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star says city has become a police state as young people fight for their lives

“We are officially in a police state,” the Hong Kong Cantopop star and activist Denise Ho told a sold-out audience in Sydney on Sunday night.

Speaking at the Sydney Opera House’s Antidote festival, Ho told an audience of mostly self-identifying Hongkongers that the political upheaval in their home had reached “a point of no turning back”.

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“We are in a state of humanitarian crisis where police have full authority to do whatever they want with the people, and the government is hiding behind the police force,” she said.

As protests in Hong Kong headed towards their 14th week, Ho reflected on the resilience and tenacity of the protesters, who have turned out in hundreds of thousands since the first demonstrations in June.

“Where does this courage come from? has never been known to be a politically conscious society,” she said. “Nothing like this has ever been seen before and now people have been pushed to this edge – these young people are fighting for their lives and for their future.”

She rejected allegations by Beijing that the movement was being provoked by the US or other international players. “This is a leaderless, centralised movement,” she said. “They are still claiming there are foreign forces coming into the movement … it’s just not the truth.”

Before she was an activist, Ho was a singer. She launched her music career in the 1990s when she won a singing competition run by a TV station, but it wasn’t until the early 2000s that she broke through into the mainstream. She began to identify publicly as a lesbian in 2012 – the first person in Cantopop to come out – and became an advocate for LGBT+ rights.

In 2014 she was arrested for taking part in the “umbrella movement” for universal suffrage in Hong Kong. As a result she was blacklisted in mainland China, where she had a growing audience, and was dropped from major sponsorship deals and by her record label. She responded by starting her own label, and by intensifying her political activism.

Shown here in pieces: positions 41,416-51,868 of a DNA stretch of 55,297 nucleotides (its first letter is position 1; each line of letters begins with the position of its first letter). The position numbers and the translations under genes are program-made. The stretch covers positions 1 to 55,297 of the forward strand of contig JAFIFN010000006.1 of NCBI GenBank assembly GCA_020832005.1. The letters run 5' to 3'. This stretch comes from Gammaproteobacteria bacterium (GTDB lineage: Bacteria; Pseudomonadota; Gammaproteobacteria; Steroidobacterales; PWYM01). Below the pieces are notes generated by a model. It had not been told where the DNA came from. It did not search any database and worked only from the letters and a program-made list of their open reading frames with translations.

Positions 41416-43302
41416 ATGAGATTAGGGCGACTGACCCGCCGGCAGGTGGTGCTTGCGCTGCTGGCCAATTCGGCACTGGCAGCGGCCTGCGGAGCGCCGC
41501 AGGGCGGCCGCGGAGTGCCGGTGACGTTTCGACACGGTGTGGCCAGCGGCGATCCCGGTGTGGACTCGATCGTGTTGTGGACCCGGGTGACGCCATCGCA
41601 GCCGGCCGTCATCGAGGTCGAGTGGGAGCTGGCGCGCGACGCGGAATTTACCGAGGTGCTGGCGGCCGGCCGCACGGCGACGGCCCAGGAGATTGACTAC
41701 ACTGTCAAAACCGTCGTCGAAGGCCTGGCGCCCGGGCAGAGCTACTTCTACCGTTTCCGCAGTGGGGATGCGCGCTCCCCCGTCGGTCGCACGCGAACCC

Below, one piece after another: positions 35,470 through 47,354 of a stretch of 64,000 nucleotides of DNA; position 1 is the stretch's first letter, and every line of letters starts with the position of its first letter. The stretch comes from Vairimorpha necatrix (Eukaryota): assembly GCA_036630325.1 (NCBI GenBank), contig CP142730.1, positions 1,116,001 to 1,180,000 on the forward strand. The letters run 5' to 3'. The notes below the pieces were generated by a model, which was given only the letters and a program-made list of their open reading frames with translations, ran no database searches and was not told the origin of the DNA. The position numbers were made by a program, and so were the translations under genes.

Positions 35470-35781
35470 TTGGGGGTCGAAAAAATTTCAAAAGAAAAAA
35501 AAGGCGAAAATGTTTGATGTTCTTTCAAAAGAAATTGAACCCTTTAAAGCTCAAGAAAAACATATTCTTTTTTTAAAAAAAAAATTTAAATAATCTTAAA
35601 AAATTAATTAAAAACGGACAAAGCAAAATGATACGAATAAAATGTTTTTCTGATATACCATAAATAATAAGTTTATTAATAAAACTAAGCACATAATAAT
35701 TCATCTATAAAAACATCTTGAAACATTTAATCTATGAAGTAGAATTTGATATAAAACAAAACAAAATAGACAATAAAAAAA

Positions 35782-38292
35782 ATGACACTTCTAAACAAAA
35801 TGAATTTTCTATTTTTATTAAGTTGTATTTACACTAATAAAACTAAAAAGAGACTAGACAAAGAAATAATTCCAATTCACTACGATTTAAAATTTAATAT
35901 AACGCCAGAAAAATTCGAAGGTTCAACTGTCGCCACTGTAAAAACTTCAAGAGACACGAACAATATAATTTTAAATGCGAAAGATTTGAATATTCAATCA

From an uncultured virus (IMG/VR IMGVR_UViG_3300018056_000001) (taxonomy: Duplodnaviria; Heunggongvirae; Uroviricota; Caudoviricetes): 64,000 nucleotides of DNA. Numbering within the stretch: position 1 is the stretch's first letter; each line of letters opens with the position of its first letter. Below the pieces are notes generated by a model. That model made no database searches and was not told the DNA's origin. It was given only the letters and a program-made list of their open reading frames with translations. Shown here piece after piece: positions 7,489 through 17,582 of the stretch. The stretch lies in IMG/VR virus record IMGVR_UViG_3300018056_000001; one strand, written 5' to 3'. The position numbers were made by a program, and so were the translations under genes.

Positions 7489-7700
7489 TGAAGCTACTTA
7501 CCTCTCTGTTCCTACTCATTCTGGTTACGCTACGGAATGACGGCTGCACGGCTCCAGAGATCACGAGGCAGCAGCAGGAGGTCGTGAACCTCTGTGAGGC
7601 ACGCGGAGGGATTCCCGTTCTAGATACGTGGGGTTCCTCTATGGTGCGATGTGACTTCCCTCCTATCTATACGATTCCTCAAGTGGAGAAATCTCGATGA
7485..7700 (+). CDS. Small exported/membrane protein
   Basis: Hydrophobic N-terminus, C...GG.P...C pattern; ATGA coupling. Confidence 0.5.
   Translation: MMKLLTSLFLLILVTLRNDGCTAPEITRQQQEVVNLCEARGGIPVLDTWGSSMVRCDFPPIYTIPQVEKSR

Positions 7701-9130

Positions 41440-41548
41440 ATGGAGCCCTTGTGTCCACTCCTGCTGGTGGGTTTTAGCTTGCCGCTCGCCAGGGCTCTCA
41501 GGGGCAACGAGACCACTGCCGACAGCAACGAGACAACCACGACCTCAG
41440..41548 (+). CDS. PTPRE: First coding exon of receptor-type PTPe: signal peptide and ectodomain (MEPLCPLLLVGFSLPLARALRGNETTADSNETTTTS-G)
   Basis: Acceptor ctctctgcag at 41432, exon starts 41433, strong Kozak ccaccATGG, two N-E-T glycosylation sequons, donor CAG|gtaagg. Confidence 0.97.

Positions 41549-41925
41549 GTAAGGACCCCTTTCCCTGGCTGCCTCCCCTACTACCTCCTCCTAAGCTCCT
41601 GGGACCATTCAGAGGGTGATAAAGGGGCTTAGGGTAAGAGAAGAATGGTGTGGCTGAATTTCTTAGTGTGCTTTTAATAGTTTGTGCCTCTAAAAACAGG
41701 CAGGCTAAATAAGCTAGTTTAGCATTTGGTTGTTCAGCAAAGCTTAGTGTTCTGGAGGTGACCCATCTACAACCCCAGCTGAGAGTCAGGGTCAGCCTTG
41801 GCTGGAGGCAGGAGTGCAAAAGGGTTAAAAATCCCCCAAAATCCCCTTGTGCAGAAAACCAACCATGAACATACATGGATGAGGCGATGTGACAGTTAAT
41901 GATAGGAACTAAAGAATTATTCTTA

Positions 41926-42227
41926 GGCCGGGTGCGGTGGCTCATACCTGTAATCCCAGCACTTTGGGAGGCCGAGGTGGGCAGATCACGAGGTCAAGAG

“The police have really been completely out of hand, and so Hong Kong people are furious,” Ho said.

Ho said she expected the crisis to escalate in the lead-up to celebrations on 1 October to mark the founding of the People’s Republic of China in 1949.

“What will happen during this month, nobody will really answer this question,” she said. “What we can really do in this moment is become more united in this fight and become really strategic in the face of this huge machine that is the [Chinese] communist government.”

She said six young people had killed themselves “because of despair” during the protest period.

“I really want the world to know that although we are seeing a lot of violence from all sides at this moment, this really started out as a largely peaceful protest in June,” she said.

“We tried all sorts of ways to get our voices heard, to get to the government. But they only responded with teargas, more teargas, rubber bullets, sponge bullets, police brutality.”

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